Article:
The Most Expensive Type of Caviar

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For $7000 to $10,000 a kilogram, you can bet your bottom dollar that the Beluga caviar is arguably one of the most expensive types of caviar. This exquisite black, pearlescent wonder is primarily found in the world’s largest salt-water lake, or the Caspian Sea. The Beluga caviar is also less commonly found in the Black Sea basin and in the Adriatic Sea.

Caviar is harvested from the increasingly endangered Beluga sturgeon in a tricky game of time. Ideally, the eggs from a female sturgeon is said to be the most flavorful and taut three days before she labours. Eggs taken too early are fat and gooey without the signature caviar “pop” when eaten. Too late and the caviar is a milky mess.

The caviar is an extraordinary food and should therefore be eaten as such. That means an absolute no-no to metal spoons, which will alter the taste dramatically, adding an awfully metallic taste. Caviars should also always be served raw, and are eaten best with crystal, bone or mother-of-pearl spoons to preserve their exquisitely authentic taste. Caviar is also best taken as it is; while it is tempting to season the lavish eggs to enhance their taste, or serve it with crisp, buttered toast, the caviar can also be eaten on its own.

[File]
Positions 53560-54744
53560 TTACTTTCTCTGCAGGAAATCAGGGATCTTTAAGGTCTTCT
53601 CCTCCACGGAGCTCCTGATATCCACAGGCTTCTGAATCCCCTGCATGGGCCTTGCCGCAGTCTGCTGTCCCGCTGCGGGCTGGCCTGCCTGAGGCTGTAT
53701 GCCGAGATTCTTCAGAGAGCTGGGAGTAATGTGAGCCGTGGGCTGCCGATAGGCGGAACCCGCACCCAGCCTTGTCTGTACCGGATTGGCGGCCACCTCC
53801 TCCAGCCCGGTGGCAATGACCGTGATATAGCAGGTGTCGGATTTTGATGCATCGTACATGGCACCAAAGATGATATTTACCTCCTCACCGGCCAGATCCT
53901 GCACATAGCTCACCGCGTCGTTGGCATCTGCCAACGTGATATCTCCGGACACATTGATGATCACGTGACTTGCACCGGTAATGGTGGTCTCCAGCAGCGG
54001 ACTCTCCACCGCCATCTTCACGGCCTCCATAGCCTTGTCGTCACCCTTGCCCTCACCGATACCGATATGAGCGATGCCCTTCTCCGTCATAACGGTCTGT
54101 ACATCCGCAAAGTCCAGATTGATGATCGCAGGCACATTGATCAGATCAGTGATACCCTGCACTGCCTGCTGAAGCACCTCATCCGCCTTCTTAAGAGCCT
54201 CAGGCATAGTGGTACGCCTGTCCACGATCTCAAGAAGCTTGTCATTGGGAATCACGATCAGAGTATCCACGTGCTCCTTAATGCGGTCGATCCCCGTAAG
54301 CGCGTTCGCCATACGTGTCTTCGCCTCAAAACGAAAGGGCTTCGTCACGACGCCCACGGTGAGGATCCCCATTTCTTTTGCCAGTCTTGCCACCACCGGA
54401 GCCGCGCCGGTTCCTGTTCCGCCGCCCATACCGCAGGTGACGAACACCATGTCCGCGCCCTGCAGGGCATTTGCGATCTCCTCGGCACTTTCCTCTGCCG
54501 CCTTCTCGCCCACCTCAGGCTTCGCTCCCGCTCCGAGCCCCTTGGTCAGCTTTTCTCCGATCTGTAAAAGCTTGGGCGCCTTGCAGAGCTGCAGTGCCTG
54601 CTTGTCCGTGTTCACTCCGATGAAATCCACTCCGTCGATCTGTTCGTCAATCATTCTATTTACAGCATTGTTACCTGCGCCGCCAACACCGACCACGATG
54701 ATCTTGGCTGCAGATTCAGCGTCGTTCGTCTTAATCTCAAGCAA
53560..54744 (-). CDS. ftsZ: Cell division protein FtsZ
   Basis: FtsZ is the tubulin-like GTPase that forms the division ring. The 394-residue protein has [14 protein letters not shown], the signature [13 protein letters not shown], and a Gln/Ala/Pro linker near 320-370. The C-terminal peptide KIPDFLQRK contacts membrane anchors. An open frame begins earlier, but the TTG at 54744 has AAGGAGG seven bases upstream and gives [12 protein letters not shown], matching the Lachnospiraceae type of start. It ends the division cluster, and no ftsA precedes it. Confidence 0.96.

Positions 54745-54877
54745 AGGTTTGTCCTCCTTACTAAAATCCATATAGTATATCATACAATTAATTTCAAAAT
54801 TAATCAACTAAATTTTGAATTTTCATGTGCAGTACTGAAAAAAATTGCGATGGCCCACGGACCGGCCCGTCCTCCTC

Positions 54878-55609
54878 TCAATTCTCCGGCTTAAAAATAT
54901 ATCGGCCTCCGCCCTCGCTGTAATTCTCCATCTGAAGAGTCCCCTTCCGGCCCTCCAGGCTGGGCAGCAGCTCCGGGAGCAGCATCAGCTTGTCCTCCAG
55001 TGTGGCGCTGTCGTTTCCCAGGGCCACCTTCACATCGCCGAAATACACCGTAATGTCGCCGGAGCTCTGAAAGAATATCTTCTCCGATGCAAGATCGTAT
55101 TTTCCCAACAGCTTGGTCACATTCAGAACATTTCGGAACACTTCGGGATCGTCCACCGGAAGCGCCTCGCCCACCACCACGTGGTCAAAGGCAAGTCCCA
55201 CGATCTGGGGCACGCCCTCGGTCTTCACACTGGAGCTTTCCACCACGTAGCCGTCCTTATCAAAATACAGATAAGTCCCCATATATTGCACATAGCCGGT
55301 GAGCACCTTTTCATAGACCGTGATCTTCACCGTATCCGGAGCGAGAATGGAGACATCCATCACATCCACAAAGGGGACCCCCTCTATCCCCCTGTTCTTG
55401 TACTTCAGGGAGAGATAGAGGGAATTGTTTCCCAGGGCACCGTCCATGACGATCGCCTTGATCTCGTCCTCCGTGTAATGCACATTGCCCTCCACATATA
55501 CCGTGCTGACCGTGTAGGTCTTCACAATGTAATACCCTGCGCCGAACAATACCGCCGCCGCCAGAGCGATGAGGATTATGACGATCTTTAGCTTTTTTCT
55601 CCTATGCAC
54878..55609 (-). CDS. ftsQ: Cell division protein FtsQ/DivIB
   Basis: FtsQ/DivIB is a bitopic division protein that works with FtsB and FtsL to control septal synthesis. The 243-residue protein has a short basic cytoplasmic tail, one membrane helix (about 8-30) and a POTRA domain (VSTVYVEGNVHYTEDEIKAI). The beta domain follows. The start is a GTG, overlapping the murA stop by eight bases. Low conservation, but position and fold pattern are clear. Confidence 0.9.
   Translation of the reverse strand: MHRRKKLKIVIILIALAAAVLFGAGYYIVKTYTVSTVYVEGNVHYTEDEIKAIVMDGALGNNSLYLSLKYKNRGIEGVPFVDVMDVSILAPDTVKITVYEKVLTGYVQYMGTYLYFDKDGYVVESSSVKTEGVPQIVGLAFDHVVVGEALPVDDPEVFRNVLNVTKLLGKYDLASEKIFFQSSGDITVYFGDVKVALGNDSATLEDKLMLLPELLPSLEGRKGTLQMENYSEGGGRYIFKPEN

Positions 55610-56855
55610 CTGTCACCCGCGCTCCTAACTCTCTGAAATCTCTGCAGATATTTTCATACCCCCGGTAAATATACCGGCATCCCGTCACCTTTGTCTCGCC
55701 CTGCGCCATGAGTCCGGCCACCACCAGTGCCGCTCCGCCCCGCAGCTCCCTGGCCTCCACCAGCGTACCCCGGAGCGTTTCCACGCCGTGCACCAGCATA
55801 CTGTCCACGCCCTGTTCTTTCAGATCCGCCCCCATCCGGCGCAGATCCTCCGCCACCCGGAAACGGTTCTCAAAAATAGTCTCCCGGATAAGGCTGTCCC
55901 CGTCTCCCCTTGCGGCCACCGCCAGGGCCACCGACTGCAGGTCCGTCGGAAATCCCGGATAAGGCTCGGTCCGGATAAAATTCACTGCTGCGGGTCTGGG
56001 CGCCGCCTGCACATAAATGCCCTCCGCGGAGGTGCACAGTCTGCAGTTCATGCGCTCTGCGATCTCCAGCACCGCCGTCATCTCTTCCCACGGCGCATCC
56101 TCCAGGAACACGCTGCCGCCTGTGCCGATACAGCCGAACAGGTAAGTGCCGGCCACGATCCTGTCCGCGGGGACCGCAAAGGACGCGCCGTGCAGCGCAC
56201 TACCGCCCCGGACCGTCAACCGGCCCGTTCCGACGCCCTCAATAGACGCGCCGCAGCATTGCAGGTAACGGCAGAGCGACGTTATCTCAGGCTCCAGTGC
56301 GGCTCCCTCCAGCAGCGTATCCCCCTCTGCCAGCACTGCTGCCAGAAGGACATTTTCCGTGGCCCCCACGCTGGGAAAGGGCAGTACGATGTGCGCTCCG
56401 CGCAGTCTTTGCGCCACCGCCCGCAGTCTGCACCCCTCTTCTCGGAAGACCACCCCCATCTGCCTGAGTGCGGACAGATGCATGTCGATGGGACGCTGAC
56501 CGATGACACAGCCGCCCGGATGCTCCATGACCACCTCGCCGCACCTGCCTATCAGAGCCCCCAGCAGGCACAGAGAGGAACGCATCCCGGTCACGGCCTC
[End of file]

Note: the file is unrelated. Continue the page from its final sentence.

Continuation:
Also, remember that traditional etiquette dictates the caviar to be taken in small bites for a balanced and authentic experience that is not too overwhelming. Finally, no matter what caviar you have, it must be served chilled. 

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